Equipment & ManufacturerOther

automating CLEANING: a focus on DISHWASHING

By September 7, 2015December 8th, 2015No Comments

One of the most time-consuming and resource consuming task is undeniably dishwashing. Surely you might have encountered eating at an outlet with such high turnovers that cutlery or tableware are not washed quickly enough or even spotting debris left on the ware. And of course not everyone is like Pete Jordan, or popularly known as “Dishwasher Pete”, who once made washing dishes in
every state in America his goal. Restaurants, cafeterias, resorts, hospitals, a fish cannery, camps, communes, an offshore oil rig, a dinner train..just anywhere there were dirty dishes to be cleaned. Well, there aren’t thousands of Dishwasher Petes out there so machinery would be the only answer.

Warewashers was first made by Joel Houghton in 1850 and although given a patent, his crude hand-turned splashing device attached to a wooden tub did not fly. LA Alexander added gears to a spinning rack to hold dishes, which could then be spun inside a wooden tub of water. It was not any better either; until Josephine Cochrane introduced hers in 1886. She built a contraption of a wooden wheel that lied flat in a copper boiler and the wheel was turned by hand or driven by a power source via a pulley while wireframed compartments held the dishes to be washed. It was a revelation to hotel and restaurant owners then and Cochrane’s dishwasher went into mass production which is now today the world famous KitchenAid company.

Today, dishwashers come in various sizes and no matter how large or small your establishment is, there will be an option for your needs. Below are the types of dishwashers in the market:

A vertical installation, wash wares are loaded into racks and put through the machine from the side. After washing and rinsing, racks are discharged through the same side at the exit end of the dishwasher. Suitable to be installed in spaces of narrow ends with the soiled dish table and clean dish table in parallel with the washing mechanism unit.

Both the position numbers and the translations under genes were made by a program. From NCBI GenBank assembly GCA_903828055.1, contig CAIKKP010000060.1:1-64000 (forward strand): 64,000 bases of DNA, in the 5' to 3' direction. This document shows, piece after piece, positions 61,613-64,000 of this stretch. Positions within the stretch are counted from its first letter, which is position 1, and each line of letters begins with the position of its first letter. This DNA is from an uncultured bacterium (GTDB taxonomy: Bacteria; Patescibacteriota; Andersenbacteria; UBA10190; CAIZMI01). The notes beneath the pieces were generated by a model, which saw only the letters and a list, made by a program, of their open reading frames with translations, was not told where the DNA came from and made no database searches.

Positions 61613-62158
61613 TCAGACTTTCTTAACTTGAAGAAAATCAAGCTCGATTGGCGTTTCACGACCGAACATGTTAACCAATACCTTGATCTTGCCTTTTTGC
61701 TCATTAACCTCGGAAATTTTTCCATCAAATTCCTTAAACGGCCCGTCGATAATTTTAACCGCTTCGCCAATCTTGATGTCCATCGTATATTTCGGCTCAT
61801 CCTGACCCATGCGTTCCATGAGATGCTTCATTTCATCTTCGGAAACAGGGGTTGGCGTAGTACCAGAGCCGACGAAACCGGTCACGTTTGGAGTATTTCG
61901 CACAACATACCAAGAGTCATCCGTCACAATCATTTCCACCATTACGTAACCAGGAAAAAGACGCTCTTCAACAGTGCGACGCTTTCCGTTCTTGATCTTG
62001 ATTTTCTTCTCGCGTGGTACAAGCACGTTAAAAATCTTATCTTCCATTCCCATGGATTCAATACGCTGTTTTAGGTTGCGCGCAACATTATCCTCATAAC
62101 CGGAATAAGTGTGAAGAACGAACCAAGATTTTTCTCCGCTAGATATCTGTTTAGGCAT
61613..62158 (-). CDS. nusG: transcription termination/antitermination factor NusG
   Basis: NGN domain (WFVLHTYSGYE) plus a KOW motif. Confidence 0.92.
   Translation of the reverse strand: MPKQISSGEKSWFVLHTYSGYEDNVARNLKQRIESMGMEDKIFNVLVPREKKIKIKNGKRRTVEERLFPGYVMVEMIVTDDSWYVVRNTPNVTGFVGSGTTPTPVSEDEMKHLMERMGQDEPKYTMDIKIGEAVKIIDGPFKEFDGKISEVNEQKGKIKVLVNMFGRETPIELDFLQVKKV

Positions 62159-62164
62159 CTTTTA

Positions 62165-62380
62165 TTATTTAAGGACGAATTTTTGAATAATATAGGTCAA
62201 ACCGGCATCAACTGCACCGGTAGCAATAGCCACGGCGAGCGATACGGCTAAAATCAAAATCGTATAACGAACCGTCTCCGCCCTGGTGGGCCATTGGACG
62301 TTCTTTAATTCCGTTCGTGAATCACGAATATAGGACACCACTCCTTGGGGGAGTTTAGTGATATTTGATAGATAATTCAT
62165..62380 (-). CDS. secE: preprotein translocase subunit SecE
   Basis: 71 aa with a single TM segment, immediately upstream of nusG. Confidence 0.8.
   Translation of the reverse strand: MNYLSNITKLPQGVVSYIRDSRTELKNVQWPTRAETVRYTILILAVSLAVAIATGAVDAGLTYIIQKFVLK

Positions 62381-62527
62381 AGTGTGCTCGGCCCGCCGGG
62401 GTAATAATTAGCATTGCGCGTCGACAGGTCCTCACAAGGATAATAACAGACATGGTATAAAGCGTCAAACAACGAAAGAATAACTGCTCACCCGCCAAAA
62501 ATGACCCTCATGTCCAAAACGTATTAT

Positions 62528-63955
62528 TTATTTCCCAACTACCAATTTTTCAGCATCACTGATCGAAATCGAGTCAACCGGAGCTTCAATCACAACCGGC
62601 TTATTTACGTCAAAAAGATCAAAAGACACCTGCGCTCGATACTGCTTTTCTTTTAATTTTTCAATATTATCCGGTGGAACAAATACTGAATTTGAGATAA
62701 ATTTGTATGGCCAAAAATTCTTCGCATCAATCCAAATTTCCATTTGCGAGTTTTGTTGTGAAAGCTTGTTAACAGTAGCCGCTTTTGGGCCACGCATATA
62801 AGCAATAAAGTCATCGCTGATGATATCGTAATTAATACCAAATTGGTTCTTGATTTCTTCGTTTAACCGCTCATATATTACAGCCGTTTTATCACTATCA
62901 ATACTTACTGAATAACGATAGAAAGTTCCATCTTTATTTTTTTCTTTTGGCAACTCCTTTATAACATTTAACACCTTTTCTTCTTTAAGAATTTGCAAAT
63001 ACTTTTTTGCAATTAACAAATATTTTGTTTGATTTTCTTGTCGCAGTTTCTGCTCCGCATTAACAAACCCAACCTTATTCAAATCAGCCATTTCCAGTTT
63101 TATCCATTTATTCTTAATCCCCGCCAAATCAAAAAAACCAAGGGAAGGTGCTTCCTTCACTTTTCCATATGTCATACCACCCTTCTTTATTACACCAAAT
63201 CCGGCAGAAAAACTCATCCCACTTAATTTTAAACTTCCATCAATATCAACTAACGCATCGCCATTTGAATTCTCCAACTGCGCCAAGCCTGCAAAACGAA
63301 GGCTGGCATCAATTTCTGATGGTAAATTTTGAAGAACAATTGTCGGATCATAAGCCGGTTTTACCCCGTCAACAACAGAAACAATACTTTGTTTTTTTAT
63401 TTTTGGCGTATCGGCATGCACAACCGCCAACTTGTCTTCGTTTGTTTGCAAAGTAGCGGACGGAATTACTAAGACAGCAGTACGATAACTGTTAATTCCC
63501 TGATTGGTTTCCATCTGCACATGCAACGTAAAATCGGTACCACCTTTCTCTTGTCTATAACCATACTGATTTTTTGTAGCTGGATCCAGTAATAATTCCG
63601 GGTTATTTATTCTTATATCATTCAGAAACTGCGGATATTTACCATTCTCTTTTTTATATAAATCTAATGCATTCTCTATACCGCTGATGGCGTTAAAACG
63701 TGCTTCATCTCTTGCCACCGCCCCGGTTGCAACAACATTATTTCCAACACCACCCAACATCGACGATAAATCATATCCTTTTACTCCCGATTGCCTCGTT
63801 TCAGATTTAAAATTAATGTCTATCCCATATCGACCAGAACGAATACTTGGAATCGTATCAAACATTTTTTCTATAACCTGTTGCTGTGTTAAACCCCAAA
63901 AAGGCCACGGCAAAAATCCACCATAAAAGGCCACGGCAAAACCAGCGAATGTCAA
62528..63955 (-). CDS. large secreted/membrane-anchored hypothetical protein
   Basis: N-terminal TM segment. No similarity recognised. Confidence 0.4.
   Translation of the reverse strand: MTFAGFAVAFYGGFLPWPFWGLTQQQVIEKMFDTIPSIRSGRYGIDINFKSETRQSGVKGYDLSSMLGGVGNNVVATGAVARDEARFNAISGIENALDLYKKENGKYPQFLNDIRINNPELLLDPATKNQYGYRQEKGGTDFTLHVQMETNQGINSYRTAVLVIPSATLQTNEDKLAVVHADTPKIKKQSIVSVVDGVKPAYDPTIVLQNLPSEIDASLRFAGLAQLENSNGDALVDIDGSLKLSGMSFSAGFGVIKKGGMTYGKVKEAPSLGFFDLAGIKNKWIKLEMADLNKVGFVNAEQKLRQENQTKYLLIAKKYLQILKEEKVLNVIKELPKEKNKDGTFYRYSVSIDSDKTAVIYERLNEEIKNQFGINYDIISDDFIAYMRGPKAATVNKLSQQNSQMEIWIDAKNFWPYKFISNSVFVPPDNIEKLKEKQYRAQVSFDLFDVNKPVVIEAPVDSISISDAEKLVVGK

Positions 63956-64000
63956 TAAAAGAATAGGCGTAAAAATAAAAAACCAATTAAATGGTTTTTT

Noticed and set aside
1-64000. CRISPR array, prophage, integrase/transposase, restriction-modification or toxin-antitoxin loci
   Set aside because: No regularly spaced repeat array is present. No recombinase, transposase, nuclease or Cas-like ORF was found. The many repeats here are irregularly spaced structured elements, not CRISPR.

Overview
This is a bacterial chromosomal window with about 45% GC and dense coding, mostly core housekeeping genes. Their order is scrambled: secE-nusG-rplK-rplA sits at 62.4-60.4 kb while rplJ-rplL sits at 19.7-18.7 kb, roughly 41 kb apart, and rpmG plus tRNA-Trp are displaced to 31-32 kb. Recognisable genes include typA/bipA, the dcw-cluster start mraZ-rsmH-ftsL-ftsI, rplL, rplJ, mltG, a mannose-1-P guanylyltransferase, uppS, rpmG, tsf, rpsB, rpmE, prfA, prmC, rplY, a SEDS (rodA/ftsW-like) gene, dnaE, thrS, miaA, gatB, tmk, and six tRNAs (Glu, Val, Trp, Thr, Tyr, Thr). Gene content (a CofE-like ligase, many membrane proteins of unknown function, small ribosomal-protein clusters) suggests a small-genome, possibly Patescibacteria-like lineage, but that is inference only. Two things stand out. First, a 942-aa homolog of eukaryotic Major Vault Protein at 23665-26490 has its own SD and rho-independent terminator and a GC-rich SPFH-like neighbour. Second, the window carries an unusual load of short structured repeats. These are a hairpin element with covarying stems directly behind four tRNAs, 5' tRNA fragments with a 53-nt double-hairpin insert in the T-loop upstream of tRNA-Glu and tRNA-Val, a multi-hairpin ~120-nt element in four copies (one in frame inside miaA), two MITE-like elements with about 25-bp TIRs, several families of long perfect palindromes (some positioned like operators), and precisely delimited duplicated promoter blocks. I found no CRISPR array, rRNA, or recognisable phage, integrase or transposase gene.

A smaller unit that will fit below the counters, especially in bars or smaller kitchens. Operators can clean small batches or up to 20-30 racks of glasses and dishes at one time although not as quickly as a hood version. It is suitable if you need a steady supply of clean dinner ware throughout service and have minimal space for a larger unit. Undercounters look like residential washing units with its single door upfront but are definitely more comprehensive in its washing modes and productive in its work.

The second largest type of dishwasher is capable of washing hundreds of racks in an hour and is used in kitchens that serve up to 1,500 meals at one time such as institutions, mass catering or banquet kitchens. A conveyor can be built with up to 3 tanks for wash, rinse and sanitising cycle respectively with most using hot water sanitation although units working with chemical sanitation and lower temperatures are available. Conveyors are usually custom-designed and one of the most important factors is specifying the travel directions of dirty and clean dishes; whether left-to-right or right-to-left as the units are difficult to reposition once in place, not to mention a hassle to redesign the entire dishwashing area.

Pots, gastronorm pans or other unusually sized crockery do not fit into dishwashers and stewards usually wash them by hand. The task would require overnight soaking and hard scrubbing which takes up time and resources. Pot and pan dishwashers are designed for large sized items and comes with high-pressure wash systems to get rid of stubborn food residue in lesser number of cycles. This also means the units need higher voltage to support its operation thus it is important to check the electrical system’s capacity before committing to a unit.

Custom-built and able to handle up to 14,000 dishes per hour, flight dishwashers work like a conveyor but dishes are placed directly onto a moving belt without a rack. It is the preferred choice for large establishments like hotels and resorts, universities, correction facilities, banquet halls and hospitals.

Typically found in bars, these units are designed with a lower water pressure to prevent breakage of delicate glasses. These can be fashioned as an undercounter door-type, passthrough conveyor style, and carousel types. The carousel runs with a spinning conveyor and is separated by metal or plastic dividers with 3 compartments – one to place dirty glasses, the second is the wash compartment and thirdly, the sanitation area. A carousel glasswasher can prove convenient for loading and unloading glasses at any point during the washing and sanitising process.

Zooming into…hood-type dishwashers
The tank is filled with fresh, clean water at the start of the cycle and the water is discarded when the wash is complete. This would have been considered wasting resources but technology has made it possible for the machine to recycle the wash water. The stand-alone machine comes with a tall door with 3 connecting sides which can be pulled down to close after dishes are loaded. It is considered the most widely used type of dishwasher especially for restaurants that serve 300 – 1,500 covers a day and machines can clean between 50 – 125 dish racks per hour, depending on model. Given that it is the most widely used dishwasher type, we have prepared a special feature on the hood type dishwasher as it is the type most suitable for restaurant operations. By listing down the main categories and its features, you can make comparisons and have an idea of what you are looking for before speaking to the professionals.
* Mise En Place does not endorse one brand over another and features are stated as they are.